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Ultra high delta of 60 degree fahrenheit

Shatter
Shatter Member Posts: 10
edited January 2016 in Radiant Heating
Hello everyone,

I just installed radiant heat in my garage. And it turns out my delta t is 60 F wooow
Here are all the specs.
4 loops 250' 1/2 pex, thats what I bought but I wasn't around when they put them in, they might have cut them off a bit.
Grundfoss circ pump 3 settings running on 3
Rinnai RL94I
Temp supplied is 121 F
Temp return is 61 F
Trying to maintain a 61 F floor temp with a floor temp. sensor.
The Garage has 10f ceiling (R40) (walls R20) and is 30 x 32 with an 18 foot x 8 foot overhead door. Insulated man door and 4 windows about 6 sf per window. This building is a pole shed design. Concrete is on grade with aluminum bubble wrap underneath and 2" foam around the outside wall. We dug out a little footing which is like 2 feet deep around the concrete edge. I cant seem to find out why my delta t is so high. I know the insulation is awful, I been told that bubble wrap acts like R5.

I need some serious help here.


Comments

  • Jamie Hall
    Jamie Hall Member Posts: 19,107
    Bubble wrap at R5 is pretty optimistic. Leaving that be...

    The delta T is related to flow and BTU delivered. If the delta T is higher than you want -- and I have to agree that 60 is a bit much -- there are only two other variables: flow and BTU. If you decrease the flow through your loops, your delta T will be less. If you push more BTU through -- not sure how you would do that! -- that will also cut the delta T.
    Br. Jamie, osb
    Building superintendent/caretaker, 7200 sq. ft. historic house museum with dependencies in New England
  • Gordy
    Gordy Member Posts: 9,514
    High deltas mean huge heat loss, or low flow rates, or both. I'm thinking both.

    How long has slab been running?

    Bubble foil is garbage. My as well have put it in a trash can.
    Mark Eatherton
  • Shatter
    Shatter Member Posts: 10
    edited January 2016
    Well I exchanged the pump because first I was thinking there's gotta be something wrong with the pump. But turns out there wasn't.
    Is there a possibility to increase the flow without problems and without putting too much $$$ into this?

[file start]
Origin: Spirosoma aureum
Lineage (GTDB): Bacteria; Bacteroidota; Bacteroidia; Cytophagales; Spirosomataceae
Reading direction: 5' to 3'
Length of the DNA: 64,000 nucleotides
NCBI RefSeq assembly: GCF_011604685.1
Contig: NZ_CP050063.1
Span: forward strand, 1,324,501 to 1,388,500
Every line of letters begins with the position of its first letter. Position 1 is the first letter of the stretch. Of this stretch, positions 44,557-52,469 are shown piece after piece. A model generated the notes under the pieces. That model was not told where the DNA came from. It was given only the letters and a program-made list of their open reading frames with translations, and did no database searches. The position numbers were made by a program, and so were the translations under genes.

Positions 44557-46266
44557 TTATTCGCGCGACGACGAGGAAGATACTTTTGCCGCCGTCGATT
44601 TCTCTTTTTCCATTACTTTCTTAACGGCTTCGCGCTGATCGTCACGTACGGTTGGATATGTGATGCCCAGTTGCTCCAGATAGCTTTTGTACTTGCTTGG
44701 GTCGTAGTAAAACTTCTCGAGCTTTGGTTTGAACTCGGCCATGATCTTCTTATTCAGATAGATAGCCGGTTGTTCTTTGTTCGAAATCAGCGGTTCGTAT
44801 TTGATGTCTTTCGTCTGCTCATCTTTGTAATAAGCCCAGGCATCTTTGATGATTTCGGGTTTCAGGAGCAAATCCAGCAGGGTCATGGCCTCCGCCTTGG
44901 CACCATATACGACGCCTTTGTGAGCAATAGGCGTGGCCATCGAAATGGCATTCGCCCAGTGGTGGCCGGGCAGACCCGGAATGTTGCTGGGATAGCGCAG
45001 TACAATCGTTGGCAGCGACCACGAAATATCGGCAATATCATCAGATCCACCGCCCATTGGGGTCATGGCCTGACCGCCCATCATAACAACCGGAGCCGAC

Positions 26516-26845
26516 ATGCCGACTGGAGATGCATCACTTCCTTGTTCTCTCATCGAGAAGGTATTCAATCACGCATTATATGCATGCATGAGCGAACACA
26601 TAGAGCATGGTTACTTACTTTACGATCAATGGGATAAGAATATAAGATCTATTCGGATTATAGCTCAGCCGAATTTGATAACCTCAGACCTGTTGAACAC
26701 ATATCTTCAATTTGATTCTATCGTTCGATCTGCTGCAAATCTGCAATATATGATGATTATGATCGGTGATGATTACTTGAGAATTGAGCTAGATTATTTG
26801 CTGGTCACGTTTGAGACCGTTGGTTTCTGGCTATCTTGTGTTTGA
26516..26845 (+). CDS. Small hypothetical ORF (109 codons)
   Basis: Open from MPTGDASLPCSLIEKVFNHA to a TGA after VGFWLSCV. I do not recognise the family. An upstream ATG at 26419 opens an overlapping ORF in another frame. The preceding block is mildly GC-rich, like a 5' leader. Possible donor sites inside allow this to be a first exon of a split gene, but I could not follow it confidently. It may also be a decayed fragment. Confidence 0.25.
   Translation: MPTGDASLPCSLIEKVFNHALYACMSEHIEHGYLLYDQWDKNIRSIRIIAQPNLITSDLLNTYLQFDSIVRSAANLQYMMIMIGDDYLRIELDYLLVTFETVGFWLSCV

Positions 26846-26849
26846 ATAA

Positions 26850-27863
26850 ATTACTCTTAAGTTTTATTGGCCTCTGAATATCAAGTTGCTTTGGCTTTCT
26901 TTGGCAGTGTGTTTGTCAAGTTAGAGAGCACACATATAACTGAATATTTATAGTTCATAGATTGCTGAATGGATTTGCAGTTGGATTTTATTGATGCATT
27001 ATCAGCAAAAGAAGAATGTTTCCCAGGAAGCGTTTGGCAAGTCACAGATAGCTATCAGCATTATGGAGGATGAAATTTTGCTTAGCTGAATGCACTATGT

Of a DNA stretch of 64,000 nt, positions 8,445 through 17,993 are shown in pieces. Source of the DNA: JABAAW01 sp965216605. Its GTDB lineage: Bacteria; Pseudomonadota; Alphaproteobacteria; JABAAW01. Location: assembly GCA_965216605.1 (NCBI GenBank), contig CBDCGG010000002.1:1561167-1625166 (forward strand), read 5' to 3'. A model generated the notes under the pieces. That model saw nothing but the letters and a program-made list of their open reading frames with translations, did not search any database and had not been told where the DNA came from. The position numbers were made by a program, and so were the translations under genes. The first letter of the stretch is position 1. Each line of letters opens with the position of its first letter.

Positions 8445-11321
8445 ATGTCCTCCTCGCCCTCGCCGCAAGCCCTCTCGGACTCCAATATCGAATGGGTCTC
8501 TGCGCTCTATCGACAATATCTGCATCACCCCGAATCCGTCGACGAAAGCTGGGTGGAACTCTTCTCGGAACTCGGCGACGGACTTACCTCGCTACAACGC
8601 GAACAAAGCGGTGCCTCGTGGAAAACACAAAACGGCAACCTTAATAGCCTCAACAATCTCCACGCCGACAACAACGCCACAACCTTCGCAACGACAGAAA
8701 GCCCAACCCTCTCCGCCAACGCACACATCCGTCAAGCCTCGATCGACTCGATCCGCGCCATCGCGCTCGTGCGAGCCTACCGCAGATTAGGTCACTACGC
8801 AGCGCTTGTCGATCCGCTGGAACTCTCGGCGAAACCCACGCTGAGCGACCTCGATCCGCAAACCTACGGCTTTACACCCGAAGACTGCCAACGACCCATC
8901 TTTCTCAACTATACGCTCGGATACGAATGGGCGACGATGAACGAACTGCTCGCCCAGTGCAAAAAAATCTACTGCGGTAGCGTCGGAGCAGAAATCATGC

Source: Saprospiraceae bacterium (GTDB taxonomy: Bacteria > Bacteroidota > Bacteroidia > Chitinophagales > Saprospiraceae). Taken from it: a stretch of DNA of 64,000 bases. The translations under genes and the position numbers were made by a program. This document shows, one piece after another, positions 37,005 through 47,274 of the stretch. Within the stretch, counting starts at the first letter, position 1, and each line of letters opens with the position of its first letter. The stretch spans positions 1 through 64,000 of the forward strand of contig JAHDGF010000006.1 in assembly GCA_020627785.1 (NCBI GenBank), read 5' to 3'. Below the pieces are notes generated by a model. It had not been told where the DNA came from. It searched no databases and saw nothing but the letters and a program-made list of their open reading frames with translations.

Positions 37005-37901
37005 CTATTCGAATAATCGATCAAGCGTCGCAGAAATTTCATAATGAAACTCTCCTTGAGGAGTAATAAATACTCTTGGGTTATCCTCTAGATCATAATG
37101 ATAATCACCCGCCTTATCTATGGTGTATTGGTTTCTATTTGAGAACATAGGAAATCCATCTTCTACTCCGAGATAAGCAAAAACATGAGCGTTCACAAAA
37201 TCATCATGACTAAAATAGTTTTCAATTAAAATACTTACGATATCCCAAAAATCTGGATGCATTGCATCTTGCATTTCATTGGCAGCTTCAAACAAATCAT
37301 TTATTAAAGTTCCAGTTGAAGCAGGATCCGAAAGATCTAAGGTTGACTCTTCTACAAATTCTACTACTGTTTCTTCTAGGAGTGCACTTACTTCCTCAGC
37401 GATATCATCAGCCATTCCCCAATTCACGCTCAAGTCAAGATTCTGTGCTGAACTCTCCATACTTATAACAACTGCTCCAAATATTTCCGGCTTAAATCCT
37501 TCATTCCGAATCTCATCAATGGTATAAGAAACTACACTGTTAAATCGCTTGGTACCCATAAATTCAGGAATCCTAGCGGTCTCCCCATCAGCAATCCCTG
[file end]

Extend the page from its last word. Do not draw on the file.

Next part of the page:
The pump I'm using is a 15-58f.
    The heater is rated to almost 10GPM flow.

    I'm not a pro but it does look to me they totally screwed up on the layout of the pex!?
  • SWEI
    SWEI Member Posts: 7,356
    Did they pull that rebar up during the pour? Where did your tubing actually end up?
  • Gordy
    Gordy Member Posts: 9,514
    How thick is the floor pour? 6"? Tubing is at the bottom. Strike 1

    No insulation of much value under slab. Should be R 10 strike 2

    I see your running glycol. What % concentration 30-35 % max. Glycol reduces heat transfer, and is harder to pump.

    So what you are dealing with so far is a big heat sink. Hot goes to cold. So you are warming the ground, and trying to heat the slab. Insulation stops this heat transfer.

    Again how long have you been trying to heat the slab? This could take days. Especially with out proper insulation under it.

    What type of boiler are you using? Or is it a tankless?
    Rich_49
  • Gordy
    Gordy Member Posts: 9,514
    Rebar is on chairs Kurt. Tubing is guaranteed at the bottom.
  • SWEI
    SWEI Member Posts: 7,356
    Didn't notice that they used small bits of rubble instead of chairs. Ugh.

    All manner of things can be made to work, but they must capture the bar in some manner to prevent movement during the pour.
    Gordy
  • Gordy
    Gordy Member Posts: 9,514
    Sorry did not see the Rinanni in original post.

    It's a tankless.

    You voided the warranty using glycol.

    The pressure drop through the heat exchanger is astronomical. This has to be considered when sizing the circulator.
  • SWEI
    SWEI Member Posts: 7,356
    Also no ODR control on a tankless water heater, which will make it essentially impossible to control that slab.
    Gordy
  • Gordy
    Gordy Member Posts: 9,514

  • Gordy
    Gordy Member Posts: 9,514
    You will need a mining pump to push [email protected] 60' of head plus pressure drop of pex loops, an piping. Ain't going to happen.